My next—penultimate and short—point involves the question of equality. The House may not understand that when we talk in this context about

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religious organisations, the statutory definition is really any company or people in a company, who have significant religious connections. That is what is meant: companies. I should like noble Lords to consider the following facts. Mr Rupert Murdoch's organisation, News International, is a major international company in the media field. In the United States of America it, or its associates, owns Zondervan, the biggest and most reputable Bible and religious publishing company. Zondervan is closely connected in this country with HarperCollins UK and has a portion of an interest in an Anglican publishing house called Fount. The word I mentioned is "equality". Is Mr Murdoch's application for a licence for anything to be considered equally with the religious broadcasters when he has those associations to his company? It might be said that these limitations do not apply to people abroad. If that is correct it does not sound equitable. If it is said that they do apply to people in this country, why is he not caught?

I merely give an example of how experts in the field, civil servants, can get themselves into a mindset which eventually can reach a stage which borders on the ridiculous. I do not think that the Government want or intend that. So, I vastly welcome the consultation that they promised, which I hope they will allow experts to attend. I understand that a few weeks ago the Government were sent expert comment about spectrum scarcity—including some from an expert they use themselves—saying that it was not a real issue. No reply has yet been received. It is very important in this field for Ministers to use their own judgment when dealing with experts and advisers. I think that is why, when the Minister and the Secretary of State cast their minds to this topic, they made such a significant change; but, surely, there is more to come.

This is a memorable little parliamentary occasion because of its irony. The Benches opposite, which now proclaim the value of human rights and that the dignity of the citizen should apply, were in their time the very Benches that introduced this legislation. I admire their Damascene conversion. It may be belated, but I hope it will continue when we look at other Bills in this House which involve human rights and discrimination.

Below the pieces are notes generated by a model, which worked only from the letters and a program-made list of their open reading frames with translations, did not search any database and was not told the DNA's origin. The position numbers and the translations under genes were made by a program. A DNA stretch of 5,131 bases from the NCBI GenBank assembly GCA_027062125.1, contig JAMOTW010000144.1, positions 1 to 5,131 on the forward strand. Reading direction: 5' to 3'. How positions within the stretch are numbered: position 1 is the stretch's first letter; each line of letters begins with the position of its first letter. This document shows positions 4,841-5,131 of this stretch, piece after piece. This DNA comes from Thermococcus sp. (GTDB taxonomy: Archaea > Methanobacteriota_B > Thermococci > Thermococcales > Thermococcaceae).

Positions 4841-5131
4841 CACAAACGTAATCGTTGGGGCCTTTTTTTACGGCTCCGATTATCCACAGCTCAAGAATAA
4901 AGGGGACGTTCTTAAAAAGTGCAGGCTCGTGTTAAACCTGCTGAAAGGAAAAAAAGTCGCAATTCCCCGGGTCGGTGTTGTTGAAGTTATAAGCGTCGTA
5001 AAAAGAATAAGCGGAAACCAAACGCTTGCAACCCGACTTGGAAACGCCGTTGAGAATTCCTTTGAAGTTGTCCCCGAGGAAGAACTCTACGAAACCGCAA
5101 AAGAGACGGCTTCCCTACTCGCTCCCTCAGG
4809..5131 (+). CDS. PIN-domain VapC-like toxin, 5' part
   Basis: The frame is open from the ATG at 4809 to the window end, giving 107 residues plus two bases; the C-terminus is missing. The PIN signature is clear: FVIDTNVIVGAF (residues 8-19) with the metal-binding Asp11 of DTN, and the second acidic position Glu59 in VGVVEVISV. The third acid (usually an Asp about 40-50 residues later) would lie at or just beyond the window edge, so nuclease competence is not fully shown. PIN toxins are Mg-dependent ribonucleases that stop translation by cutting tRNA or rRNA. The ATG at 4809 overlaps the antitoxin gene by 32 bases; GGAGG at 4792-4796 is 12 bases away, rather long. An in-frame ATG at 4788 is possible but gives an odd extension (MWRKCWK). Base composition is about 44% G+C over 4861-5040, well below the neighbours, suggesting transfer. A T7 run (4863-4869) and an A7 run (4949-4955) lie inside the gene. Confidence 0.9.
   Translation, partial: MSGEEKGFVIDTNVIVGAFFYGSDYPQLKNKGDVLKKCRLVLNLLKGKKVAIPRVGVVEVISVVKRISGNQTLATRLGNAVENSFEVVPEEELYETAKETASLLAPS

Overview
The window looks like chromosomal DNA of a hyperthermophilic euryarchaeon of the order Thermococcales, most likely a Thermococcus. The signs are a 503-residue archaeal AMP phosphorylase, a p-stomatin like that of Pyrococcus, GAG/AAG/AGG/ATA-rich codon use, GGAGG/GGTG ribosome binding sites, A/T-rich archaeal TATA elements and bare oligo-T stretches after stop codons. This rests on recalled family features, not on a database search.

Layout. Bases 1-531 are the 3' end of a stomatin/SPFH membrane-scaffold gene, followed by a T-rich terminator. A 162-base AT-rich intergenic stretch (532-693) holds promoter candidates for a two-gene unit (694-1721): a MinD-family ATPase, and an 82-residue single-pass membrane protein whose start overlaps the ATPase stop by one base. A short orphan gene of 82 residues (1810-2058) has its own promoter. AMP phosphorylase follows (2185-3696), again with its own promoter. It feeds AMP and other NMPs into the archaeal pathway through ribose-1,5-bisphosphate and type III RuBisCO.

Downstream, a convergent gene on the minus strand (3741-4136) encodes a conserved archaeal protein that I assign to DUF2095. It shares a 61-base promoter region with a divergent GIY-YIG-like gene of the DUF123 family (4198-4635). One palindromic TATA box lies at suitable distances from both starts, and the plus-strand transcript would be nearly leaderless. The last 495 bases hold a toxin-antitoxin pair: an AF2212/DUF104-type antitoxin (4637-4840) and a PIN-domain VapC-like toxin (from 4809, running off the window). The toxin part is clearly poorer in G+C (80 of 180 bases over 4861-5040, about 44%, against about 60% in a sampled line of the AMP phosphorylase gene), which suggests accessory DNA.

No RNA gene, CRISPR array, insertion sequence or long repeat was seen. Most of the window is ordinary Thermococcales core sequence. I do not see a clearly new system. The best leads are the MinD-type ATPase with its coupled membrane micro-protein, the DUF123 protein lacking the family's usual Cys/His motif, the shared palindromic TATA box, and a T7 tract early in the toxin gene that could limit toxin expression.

I hope also that the ingenuity and flare of the Minister, which he has displayed so well during the passage of the Bill, will continue to be directed at getting rid of this last little piece of law in this country, which uniquely is the only country in Europe that has this limitation.

Lord Alton of Liverpool: My Lords, the noble Lord, Lord Brennan, with his usual acuity, has brought us back to the issue. With his unrivalled track record in dealing with human rights questions and issues of discrimination, he has reminded us that this is ultimately an issue that involves discrimination. The noble Baroness, Lady Wilcox, spelt that out at Second Reading. I said in a speech at the time that if she brought this issue to a Division, I would support her in the Lobbies. I shall do so today.

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My noble friend Lady Howe has also rendered the House a service by reminding us, as has the noble Lord, Lord Phillips, that the issue comes down ultimately to a question of discrimination. I think that a double discrimination is involved here. It is not simply that we are debarring people from having the same opportunities as others merely because of their religious beliefs, but, ironically, it is possible for people outside this country—a matter alluded to by the noble Lord, Lord Brennan, a moment ago—to broadcast into the United Kingdom over the heads of the authorities in this country via satellite. Some of the very worst kinds of religious broadcasting that should exercise the minds of your Lordships are able to come into the United Kingdom via satellite. So it is double discrimination.

We prevent people in whom we would have great confidence, such as the right reverend Prelate the Bishop of Chester, who spoke earlier, from our own Church of England and other churches in this country, from having the opportunity to broadcast, while we allow the Televangelists or others who often focus on matters such as fund-raising and so on to broadcast into the United Kingdom.

So I think that the Government have recognised there is a problem here. In his speech earlier the Minister said that we have made much progress and have moved a long way from the position we were in at Second Reading, which is a demonstration of why the amendments considered in Committee and on Report have been of real worth. Like other noble Lords who have spoken, I welcome the fact that the Government have moved their position, but I think the basic issue of discrimination, raised by the noble Baroness at Second Reading, will still stand if the Bill were to proceed in an unamended form. We should bring that issue to the attention of another place and ask them whether they will go that extra bit of the journey referred to by the noble Lord, Lord Brennan.

So, without being unnecessarily provocative and recognising that ultimately another place will have its way in the matter if it so decides, and welcoming the progress that has so far been made, I think it is worth trying to go further on this basic issue of discrimination against those in this country with a religious outlook.